Search Images Maps Play YouTube News Gmail Drive More »
Sign in
Screen reader users: click this link for accessible mode. Accessible mode has the same essential features but works better with your reader.

Patents

  1. Advanced Patent Search
Publication numberUS7279059 B2
Publication typeGrant
Application numberUS 11/024,104
Publication dateOct 9, 2007
Filing dateDec 28, 2004
Priority dateDec 28, 2004
Fee statusPaid
Also published asCA2591883A1, CN101160425A, DE602005026704D1, EP1831444A1, EP1831444B1, US20060141884, US20080050571, WO2006071464A1
Publication number024104, 11024104, US 7279059 B2, US 7279059B2, US-B2-7279059, US7279059 B2, US7279059B2
InventorsEnamul Haque
Original AssigneeOwens Corning Intellectual Capital, Llc
Export CitationBiBTeX, EndNote, RefMan
External Links: USPTO, USPTO Assignment, Espacenet
Polymer/WUCS mat for use in automotive applications
US 7279059 B2
Abstract
An acoustical and thermally absorbent chopped strand mat formed of thermoplastic bonding materials and bundles of reinforcing fibers is provided. The reinforcing fibers are preferably wet use chopped strand glass fibers (WUCS). The thermoplastic bonding materials may be any thermoplastic or thermosetting material having a melting point less than the reinforcing fiber. The chopped strand mat may be formed by partially opening the WUCS fibers and filamentizing the thermoplastic bonding materials, blending the reinforcement and thermoplastic bonding fibers, forming the reinforcement and thermoplastic bonding fibers into a sheet, and bonding the sheet. During bonding, the sheet is heated to a temperature above the melting point of the thermoplastic bonding fibers but below the temperature of the glass fibers. The melted thermoplastic bonding fibers act as a glue to hold the glass fibers in bundles. The chopped strand mat thus formed may be used as a reinforcement material in automotive applications.
Images(6)
Previous page
Next page
Claims(9)
1. A method of forming an acoustical and thermally insulative chopped strand mat suitable for use in automotive applications comprising the steps of:
at least partially opening bundles of wet reinforcement fibers;
removing at least a portion of water from said partially opened bundles of wet reinforcement fibers to form dehydrated reinforcement fiber bundles;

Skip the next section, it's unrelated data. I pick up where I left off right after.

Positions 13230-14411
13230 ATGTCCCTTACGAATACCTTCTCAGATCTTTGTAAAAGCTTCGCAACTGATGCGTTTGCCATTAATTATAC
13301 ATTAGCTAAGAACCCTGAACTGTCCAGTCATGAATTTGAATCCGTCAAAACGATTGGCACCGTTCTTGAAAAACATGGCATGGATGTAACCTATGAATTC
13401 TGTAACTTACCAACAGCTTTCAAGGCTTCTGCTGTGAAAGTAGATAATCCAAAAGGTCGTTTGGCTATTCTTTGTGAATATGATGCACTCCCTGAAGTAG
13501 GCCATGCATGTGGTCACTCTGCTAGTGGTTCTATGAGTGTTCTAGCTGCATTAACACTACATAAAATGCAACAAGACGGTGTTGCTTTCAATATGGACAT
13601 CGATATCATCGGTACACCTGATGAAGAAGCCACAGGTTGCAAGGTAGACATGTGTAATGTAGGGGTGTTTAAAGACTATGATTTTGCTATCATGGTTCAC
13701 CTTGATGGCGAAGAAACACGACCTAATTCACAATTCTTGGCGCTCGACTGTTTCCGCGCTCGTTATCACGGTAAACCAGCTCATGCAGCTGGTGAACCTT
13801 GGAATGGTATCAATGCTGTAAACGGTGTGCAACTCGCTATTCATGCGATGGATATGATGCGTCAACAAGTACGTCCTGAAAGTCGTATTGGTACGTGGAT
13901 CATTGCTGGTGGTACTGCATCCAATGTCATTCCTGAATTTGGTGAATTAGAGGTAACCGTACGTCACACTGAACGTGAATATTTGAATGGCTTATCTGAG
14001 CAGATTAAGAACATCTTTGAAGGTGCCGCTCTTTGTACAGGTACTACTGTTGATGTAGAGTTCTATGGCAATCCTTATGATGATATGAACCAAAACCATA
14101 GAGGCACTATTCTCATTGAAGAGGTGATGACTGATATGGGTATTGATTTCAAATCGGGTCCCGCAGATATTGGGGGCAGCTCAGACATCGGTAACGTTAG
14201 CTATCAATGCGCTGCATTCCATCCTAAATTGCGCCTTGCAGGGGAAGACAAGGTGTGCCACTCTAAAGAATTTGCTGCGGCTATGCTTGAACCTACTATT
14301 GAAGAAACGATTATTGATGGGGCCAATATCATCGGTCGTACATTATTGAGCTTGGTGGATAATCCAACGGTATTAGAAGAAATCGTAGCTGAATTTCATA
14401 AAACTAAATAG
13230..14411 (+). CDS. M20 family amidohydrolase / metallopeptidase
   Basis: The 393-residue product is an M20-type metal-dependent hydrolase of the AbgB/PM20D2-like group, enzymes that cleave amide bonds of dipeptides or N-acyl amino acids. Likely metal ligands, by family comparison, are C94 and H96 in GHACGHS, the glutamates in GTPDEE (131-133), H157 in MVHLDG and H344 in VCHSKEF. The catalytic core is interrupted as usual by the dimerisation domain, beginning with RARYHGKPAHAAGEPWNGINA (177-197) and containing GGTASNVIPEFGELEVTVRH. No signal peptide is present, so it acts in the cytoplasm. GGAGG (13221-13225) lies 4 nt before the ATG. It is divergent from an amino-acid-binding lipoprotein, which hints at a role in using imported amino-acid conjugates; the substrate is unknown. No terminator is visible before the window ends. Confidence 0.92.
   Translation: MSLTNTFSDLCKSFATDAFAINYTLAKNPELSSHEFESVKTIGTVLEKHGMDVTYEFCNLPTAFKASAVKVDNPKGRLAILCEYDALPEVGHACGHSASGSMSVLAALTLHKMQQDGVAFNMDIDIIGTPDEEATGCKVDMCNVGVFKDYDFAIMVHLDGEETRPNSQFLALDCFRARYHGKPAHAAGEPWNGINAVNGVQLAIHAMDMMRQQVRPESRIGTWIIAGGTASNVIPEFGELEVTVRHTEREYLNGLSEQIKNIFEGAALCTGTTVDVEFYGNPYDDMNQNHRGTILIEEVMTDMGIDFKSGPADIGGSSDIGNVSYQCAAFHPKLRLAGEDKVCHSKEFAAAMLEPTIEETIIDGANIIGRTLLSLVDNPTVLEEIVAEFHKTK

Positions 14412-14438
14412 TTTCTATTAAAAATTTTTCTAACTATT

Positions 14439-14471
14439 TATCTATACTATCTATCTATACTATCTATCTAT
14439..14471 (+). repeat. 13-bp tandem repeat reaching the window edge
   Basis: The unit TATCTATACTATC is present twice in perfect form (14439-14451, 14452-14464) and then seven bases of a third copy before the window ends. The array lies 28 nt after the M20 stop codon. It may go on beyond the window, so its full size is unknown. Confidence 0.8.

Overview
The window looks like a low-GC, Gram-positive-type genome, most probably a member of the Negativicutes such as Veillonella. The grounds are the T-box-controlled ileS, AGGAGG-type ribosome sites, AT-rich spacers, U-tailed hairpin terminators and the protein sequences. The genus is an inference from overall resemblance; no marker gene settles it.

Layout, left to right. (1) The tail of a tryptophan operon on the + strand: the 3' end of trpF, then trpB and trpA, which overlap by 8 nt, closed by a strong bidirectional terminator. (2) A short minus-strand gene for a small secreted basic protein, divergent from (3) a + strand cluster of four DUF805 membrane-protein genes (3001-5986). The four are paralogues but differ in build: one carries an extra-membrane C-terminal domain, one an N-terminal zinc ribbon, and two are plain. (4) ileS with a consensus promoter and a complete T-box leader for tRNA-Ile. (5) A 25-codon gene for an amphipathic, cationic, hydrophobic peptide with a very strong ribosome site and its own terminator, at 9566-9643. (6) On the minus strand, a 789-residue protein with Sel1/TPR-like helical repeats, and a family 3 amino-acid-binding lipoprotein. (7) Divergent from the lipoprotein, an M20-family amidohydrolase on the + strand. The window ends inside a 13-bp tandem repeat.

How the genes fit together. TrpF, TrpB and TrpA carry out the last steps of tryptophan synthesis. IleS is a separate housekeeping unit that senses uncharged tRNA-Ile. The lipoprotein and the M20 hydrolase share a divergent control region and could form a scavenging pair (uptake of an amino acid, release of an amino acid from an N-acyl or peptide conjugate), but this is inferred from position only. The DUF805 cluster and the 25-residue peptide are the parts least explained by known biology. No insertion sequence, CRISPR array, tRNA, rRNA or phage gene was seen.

mixing said dehydrated reinforcement fiber bundles and a thermoplastic bonding material to form a substantially homogenous mixture of said dehydrated reinforcement fiber bundles and said thermoplastic bonding material;
forming said mixture of said dehydrated reinforcement fiber bundles and said thermoplastic bonding material into a sheet; and
bonding at least some of said dehydrated reinforcement fiber bundles and said thermoplastic bonding material to form a chopped strand mat.
2. The method of claim 1, wherein said bonding step comprises:
heating said sheet to a temperature above the melting point of said thermoplastic bonding material and below the melting point of said dehydrated reinforcement fiber bundles to at least partially melt said thermoplastic bonding material and bond at least a portion of said dehydrated reinforcement fiber bundles and said thermoplastic bonding material.
3. The method of claim 2, wherein said forming step comprises:
passing said mixture of said dehydrated reinforcement fiber bundles and said thermoplastic bonding material through a sheet former.
4. The method of claim 3, further comprising the step of:
transporting said mixture of said dehydrated reinforcement fiber bundles and said thermoplastic bonding material to a filling box tower prior to said forming step, said filling box tower volumetrically feeding said mixture to said sheet former.
5. The method of claim 2, further comprising the step of:
subjecting said sheet to a needling process to mechanically bond said dehydrated reinforcement fiber bundles and said thermoplastic bonding material prior to said bonding step; and
wherein said thermoplastic bonding material is at least one material selected from the group consisting of thermoplastic fibers, thermosetting fibers and bicomponent fibers.
6. The method of claim 1, wherein said bonding step comprises:
subjecting said sheet to a needling process to mechanically bond said dehydrated reinforcement fiber bundles and said thermoplastic bonding material; and